Why Gardening Can Improve Your Health
My family and I try to grow as much of our food as possible. The benefits of having your own garden are immense. I’d be happy to chat with you about how gardening may change your health and that of the planet for the better.
We love how we walk into our garden and pick fresh produce for our meals every day. You have access to fresh veggies that don’t tend to last long when you bring them home from the store (think lettuce, chard and kale). Your garden is 100% Covid19 free, and no masks are required. And there are no tastier tomatoes than the ones you grow, pick and eat on the way back to the kitchen. It may also be possible to plant enough fruit trees and bushes to have almost year round fruit.
Vitamin D is one important hormone. It is critical for bone, muscle, and brain health, to name a only a few. And we miraculously make it when the life-giving sun touches our skin. Now I certainly recommend only a safe amount of sun, and wearing a hat and sunscreen on the high-risk parts of your face and ears. But getting outside to garden gives us free vitamins, even before we eat the food.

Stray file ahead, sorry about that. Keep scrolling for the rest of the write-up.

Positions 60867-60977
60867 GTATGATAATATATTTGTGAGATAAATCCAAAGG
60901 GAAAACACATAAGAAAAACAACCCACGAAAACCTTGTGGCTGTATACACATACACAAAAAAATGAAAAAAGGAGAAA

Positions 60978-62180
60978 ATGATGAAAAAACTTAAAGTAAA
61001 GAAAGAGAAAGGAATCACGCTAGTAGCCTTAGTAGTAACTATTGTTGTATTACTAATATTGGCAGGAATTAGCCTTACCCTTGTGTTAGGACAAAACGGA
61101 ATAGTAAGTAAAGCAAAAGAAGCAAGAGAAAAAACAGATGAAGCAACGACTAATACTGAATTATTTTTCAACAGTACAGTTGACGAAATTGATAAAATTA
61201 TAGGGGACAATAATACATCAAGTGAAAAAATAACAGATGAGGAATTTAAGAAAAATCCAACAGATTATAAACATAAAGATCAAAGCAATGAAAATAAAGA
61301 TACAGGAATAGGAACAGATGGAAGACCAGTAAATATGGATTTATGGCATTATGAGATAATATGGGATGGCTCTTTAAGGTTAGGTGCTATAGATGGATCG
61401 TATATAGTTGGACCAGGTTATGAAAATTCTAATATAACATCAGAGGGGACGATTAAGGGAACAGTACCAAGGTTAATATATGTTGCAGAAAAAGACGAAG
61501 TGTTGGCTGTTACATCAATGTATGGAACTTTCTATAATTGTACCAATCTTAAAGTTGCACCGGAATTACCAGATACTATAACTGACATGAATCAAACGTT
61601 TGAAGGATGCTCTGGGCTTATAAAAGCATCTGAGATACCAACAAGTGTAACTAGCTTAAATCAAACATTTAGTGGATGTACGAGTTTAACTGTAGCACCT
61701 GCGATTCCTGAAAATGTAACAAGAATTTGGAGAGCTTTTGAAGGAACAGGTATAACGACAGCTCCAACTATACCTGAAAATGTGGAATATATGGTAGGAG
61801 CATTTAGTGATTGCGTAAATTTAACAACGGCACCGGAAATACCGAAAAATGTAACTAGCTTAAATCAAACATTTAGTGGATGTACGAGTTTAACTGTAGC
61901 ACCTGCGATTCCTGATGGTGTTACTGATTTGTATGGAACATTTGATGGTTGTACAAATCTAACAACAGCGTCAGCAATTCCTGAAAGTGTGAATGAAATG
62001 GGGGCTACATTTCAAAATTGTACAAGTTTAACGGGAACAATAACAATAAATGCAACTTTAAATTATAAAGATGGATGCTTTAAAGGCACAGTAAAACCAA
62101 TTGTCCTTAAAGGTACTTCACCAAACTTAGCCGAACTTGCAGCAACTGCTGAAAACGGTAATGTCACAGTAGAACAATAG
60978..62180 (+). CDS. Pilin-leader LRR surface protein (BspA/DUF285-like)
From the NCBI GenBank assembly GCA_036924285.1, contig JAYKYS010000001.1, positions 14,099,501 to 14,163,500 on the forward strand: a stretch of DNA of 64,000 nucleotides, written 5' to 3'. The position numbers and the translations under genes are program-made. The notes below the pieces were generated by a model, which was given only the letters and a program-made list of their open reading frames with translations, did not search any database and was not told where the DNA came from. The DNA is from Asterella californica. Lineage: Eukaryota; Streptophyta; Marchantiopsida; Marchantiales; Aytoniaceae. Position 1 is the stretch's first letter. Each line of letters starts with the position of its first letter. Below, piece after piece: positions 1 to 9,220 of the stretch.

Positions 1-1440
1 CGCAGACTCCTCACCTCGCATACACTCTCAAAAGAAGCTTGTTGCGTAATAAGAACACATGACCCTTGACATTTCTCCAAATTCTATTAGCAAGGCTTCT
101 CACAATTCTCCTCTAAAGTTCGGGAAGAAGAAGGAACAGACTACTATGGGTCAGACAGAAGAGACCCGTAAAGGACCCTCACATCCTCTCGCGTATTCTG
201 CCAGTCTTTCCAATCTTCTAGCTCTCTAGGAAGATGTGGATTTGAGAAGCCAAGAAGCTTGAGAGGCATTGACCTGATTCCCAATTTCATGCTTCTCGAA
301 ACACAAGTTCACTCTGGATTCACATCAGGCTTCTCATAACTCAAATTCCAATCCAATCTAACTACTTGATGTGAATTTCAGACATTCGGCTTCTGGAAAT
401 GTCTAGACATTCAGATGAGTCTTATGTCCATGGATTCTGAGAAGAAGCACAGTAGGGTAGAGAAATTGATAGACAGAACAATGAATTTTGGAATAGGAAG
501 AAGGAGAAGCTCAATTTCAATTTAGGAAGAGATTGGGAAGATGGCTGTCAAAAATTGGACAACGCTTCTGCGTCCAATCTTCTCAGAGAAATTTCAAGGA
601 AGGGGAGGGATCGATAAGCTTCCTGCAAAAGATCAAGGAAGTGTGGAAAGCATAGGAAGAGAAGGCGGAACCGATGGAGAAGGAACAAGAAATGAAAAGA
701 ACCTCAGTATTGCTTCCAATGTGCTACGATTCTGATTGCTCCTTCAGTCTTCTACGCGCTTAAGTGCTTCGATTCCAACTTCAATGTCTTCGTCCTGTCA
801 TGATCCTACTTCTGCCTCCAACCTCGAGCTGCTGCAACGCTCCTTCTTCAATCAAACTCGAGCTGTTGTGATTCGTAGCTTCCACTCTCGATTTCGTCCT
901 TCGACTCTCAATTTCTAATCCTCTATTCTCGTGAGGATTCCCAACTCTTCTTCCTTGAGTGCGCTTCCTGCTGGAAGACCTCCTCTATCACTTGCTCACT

Gardening burns roughly 200-400 calories per hour. And some of the positions you get into to reach that perfect plum or pull that weed are reminiscent of yoga without the yoga pants (though I do recommend wearing pants in the garden). And there is probably no monthly gym fee at your garden.
Studies have shown that just looking at plants reduces anxiety, depression, fear, anger, and pain. Blood pressure comes down, the pulse slows, tension unwinds. Until you see that the cat pooped in your arugula bed again. But besides that, it’s really good for your mental health.
“Odd as I am sure it will appear to some, I can think of no better form of personal involvement in the cure of the environment than that of gardening. A person who is growing a garden, if he is growing it organically, is improving a piece of the world. He is producing something to eat, which makes him somewhat independent of the grocery business, but he is also enlarging, for himself, the meaning of food and the pleasure of eating.”
— Wendell Berry